At a meeting in St Andrew’s on 1 March organised by Cameron Community Council to discuss the growing number of windfarm applications across Fife, a spokesman for Donald Trump pledged that the US billionaire would ‘use all of the resources at his disposal to do whatever it takes to prevent Scotland being encircled by wind turbines’.
Grandtully resident, Derek Birkett, a former grid control engineer of Northern Scotland, who had been involved in the installation and commissioning of several power stations, told the meeting: “Technically, wind power is the worst way to generate electricity because it is intermittent, unpredictable and uneconomic.”
John Mayhew, director of the Association for the Protection of Rural Scotland, said his group had concerns about industrialisation of rural landscapes, the erosion of wild land, the cumulative impact of having many individual turbines and battles between communities, developers and planners.
Struan Stevenson, chairman of the Climate Change, Biodiversity and Sustainable Development, Intergroup in the European Parliament, said that wind turbines served only to ‘line the pockets of farm owners and foreign investors’.
Speaking to Comment, Helen McDade, Head of Policy at the John Muir Trust said about the impact of wind developments and transmission: “Over recent years, many people in Highland Perthshire and elsewhere have raised serious concerns about the impacts on some of our important natural landscapes from industrial-scale wind developments and also the new Beauly-Denny transmission line.  

David Does Not Win Over Goliath
“Indeed, throughout Scotland, 20,000 people objected to Beauly Denny – most of whom were concerned about visual effects. Often, those objectors spent many stressful weeks giving evidence at Public Local Inquiries in the hope of a fair decision-making process.   In the area around Amulree, there were at least four Public Local Inquiries into wind development and transmission in recent years.”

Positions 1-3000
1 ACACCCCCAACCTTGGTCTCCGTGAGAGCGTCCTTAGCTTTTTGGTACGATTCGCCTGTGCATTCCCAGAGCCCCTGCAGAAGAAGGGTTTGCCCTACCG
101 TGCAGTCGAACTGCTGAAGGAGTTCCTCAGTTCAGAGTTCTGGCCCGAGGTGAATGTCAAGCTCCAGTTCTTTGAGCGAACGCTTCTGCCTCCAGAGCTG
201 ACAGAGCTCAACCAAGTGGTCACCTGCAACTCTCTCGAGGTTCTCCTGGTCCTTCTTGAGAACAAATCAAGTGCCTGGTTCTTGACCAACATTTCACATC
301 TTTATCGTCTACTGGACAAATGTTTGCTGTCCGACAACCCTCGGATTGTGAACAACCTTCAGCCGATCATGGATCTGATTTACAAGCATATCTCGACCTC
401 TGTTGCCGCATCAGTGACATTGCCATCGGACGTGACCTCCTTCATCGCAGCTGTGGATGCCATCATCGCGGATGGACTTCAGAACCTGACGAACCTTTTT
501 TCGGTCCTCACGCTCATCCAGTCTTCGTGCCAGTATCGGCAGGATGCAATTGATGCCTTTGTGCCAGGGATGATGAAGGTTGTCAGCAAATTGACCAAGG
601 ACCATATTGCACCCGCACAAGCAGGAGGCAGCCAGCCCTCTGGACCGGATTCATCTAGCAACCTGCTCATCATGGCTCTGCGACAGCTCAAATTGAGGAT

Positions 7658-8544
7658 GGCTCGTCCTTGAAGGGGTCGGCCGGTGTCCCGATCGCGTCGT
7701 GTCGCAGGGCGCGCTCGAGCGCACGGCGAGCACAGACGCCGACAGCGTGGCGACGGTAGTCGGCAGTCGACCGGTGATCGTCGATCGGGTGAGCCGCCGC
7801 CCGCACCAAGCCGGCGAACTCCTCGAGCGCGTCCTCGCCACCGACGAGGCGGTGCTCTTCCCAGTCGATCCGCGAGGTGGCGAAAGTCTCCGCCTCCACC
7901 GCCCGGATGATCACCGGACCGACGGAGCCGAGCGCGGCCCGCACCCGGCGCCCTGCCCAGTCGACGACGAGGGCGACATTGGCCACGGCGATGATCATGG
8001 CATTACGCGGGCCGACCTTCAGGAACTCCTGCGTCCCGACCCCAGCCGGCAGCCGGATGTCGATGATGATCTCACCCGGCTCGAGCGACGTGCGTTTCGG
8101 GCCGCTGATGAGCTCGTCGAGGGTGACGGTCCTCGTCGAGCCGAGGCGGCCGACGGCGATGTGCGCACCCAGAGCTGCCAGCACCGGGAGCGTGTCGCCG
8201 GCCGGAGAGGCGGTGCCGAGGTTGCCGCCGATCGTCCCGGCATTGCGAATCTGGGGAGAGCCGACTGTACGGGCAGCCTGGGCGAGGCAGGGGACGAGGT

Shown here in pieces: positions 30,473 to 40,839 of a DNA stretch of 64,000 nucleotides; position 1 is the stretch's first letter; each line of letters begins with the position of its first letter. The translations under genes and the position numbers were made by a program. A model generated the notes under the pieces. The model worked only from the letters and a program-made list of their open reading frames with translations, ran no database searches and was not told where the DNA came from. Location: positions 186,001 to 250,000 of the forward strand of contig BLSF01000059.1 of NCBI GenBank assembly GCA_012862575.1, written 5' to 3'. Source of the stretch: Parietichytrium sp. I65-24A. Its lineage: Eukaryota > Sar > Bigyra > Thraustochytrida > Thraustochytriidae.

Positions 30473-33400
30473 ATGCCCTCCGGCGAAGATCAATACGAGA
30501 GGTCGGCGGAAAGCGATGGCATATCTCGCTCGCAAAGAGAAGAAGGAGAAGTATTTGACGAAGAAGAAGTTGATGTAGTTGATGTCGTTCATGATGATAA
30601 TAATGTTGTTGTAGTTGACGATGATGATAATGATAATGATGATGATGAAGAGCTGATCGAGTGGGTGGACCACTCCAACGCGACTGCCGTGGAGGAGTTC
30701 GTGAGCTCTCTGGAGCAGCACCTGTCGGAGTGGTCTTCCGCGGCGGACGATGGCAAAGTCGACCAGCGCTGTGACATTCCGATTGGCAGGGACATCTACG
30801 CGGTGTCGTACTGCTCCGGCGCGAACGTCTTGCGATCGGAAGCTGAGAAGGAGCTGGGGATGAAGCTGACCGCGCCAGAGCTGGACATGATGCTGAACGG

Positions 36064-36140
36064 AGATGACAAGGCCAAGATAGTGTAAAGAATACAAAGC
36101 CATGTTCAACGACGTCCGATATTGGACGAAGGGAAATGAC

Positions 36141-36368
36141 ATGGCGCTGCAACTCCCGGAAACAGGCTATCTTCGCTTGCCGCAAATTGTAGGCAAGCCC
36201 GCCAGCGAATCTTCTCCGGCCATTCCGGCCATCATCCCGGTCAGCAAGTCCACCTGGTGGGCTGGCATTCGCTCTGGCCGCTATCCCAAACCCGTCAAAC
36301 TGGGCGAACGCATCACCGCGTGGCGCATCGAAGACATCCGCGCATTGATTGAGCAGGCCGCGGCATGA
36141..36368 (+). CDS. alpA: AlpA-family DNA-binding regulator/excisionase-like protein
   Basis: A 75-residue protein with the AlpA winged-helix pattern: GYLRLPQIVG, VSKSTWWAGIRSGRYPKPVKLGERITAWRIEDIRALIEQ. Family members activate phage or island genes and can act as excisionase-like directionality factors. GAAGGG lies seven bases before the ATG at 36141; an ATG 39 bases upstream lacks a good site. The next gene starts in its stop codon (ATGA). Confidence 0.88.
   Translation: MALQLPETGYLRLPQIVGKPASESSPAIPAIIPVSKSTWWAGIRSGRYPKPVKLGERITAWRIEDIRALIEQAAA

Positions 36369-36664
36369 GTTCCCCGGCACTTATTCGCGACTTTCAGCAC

She continued: “If a development is rejected all the way through the system, it is standard practice for a development on that site to be brought back with a few less turbines. Once permission is gained, then more turbines can be applied for, or higher ones (as has happened at Calliachar).  The new application is likely to go through without a further Inquiry.  People get exhausted, disillusioned and run out of local campaigning resources.   The evidence in these circumstances is that David does not win against Goliath.”

An Impact Too Far
She observed that, at those Inquiries, there is always extensive theoretical discussion about whether the visual impacts will be significant. It is almost impossible to imagine what it will look like - fifty turbines the height of the Forth Rail Bridge, for instance, or a row of pylons the height of the Scott monument.  
“Why not make up your own mind,” Helen urged, “take a walk up Birnam Hill and see what you think of the Griffin windfarm.  Some people will like it, but for many, particularly  in the local tourist industry, this is an impact too far on our natural heritage, for too little gain.”  
The John Muir Trust objected to Griffin, Calliachar and the Beauly-Denny line due to the impacts on wild areas and natural landscapes.  Helen concluded:  “We did so, however, after also carefully considering the economic, technical and global environmental arguments that were used to push those developments through. 
“The assessment of an increasing number of experts is that these developments were not a necessary sacrifice and are more to do with subsidy farming than saving the world.   It’s time to have a factual assessment of losses and gains – an independent National Energy Commission.”

For those who do as Helen McDade exhorts, the sight above is what will greet them - Griffin Windfarm pictured from Birnam Hill

 

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